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In some Native American traditions (Navajo, Hopi, Mohawk...) the skin-walker or yeenaaldlooshii is a human who is able to shapeshift into various animal forms through witchcraft. Skin-walkers are generally considered frightening, evil, dangerous, and difficult to kill.
Yeenaeldooshi means literally "with it, he goes on all fours" in the Navajo language. The Mohawk Indian word "limikkin" is sometimes used to describe all skin-walkers.
Possibly the best documented skinwalker beliefs are those relating to the Navajo yee naaldlooshii (literally "with it, he goes on all fours" in the Navajo language). A yee naaldlooshii is one of several varieties of Navajo witch (specifically practitioner of the Witchery Way, as opposed to a user of curse-objects or a practitioner of Frenzy Way . Technically, the term refers to who is using his (rarely her) powers to travel in animal form. In some versions men or women who have attained the highest level of priesthood then commit the act of killing an immediate member of their family, and then have thus gained the evil powers that are associated with skinwalkers.
The Yeenaeldooshi are human beings who have gained supernatural power by breaking a cultural taboo. Specifically, a person is said to gain the power to become a yee naaldlooshii upon initiation into the Witchery Way. Both men and women can become Yeenaeldooshi and therefore possibly skinwalkers, but men are far more numerous. It is generally thought that only childless women can become witches.
Owls can see what others cannot and this is a large part of Owl medicine. Owl’s ability to do this reminds us of the importance of both worlds: the physical as well as the spiritual, perhaps the known and the unknown. Our willingness and courage to transform the unknown in ourselves into the known is a true source of wisdom. The Zuni Pueblo people call the owl “the Night Grandfather” because he does his work at night. Clairvoyant properties and uncovering deception have always been associated with Owl. Its connection with wisdom comes from Owl’s ability to discern that which cannot be “seen.”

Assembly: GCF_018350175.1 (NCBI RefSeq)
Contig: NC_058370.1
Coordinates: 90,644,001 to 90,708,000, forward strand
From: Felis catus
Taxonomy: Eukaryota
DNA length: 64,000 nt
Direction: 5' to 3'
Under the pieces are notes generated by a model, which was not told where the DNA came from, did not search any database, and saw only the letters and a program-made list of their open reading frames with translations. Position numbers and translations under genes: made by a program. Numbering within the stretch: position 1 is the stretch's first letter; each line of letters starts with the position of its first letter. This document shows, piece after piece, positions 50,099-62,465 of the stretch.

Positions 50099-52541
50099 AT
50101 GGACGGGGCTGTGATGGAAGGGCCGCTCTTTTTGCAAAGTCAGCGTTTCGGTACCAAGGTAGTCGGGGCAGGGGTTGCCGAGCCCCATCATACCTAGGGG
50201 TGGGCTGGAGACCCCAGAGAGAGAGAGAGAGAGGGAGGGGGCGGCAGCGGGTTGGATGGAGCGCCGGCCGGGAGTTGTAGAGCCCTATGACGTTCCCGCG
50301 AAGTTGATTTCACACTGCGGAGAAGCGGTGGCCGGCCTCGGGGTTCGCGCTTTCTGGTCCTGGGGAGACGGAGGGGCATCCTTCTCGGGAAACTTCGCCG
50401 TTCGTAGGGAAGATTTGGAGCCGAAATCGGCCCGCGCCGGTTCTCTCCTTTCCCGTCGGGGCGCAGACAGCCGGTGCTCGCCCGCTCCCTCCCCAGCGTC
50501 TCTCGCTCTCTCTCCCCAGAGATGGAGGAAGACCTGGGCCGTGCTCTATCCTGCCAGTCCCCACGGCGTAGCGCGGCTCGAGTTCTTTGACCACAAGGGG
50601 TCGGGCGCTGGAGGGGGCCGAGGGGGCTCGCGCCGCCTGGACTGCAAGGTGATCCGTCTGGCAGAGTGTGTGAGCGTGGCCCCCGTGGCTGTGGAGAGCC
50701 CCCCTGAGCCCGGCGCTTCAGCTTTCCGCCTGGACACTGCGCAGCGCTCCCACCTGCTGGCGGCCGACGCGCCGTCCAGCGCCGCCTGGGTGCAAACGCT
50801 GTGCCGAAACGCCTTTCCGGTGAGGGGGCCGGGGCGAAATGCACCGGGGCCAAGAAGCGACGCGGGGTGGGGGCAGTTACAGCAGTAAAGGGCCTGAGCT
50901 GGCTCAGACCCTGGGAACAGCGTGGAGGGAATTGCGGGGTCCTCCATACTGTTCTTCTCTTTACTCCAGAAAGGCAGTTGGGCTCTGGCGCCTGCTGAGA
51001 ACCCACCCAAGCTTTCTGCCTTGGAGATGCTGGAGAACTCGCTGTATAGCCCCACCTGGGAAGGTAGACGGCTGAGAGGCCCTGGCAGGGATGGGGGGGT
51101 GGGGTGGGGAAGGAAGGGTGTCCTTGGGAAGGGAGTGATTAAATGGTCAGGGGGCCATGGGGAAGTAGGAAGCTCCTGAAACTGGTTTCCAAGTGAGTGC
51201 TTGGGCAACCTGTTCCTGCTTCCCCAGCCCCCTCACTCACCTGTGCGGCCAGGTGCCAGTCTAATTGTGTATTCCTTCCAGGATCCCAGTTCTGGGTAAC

Wolf medicine has to do with deciphering information and finding new pathways for the benefit of the clan. Being part of a clan and exhibiting loyalty to it is some of the wisdom Wolf brings. And yet, even though Wolf is very loyal, it retains its individuality within the clan.
Coyote is called “the trickster” in numerous cultures. Life, however, is the real trickster and Coyote understands this. By accepting situations as they are and dealing with the unexpected willingly and eagerly, Coyote survives. Coyotes shows us that life is unpredictable and uncontrollable and that unexpected occurrences can be viewed as opportunities, not misfortunes. Coyote’s wisdom teaches us to live in the moment and wonder at it all.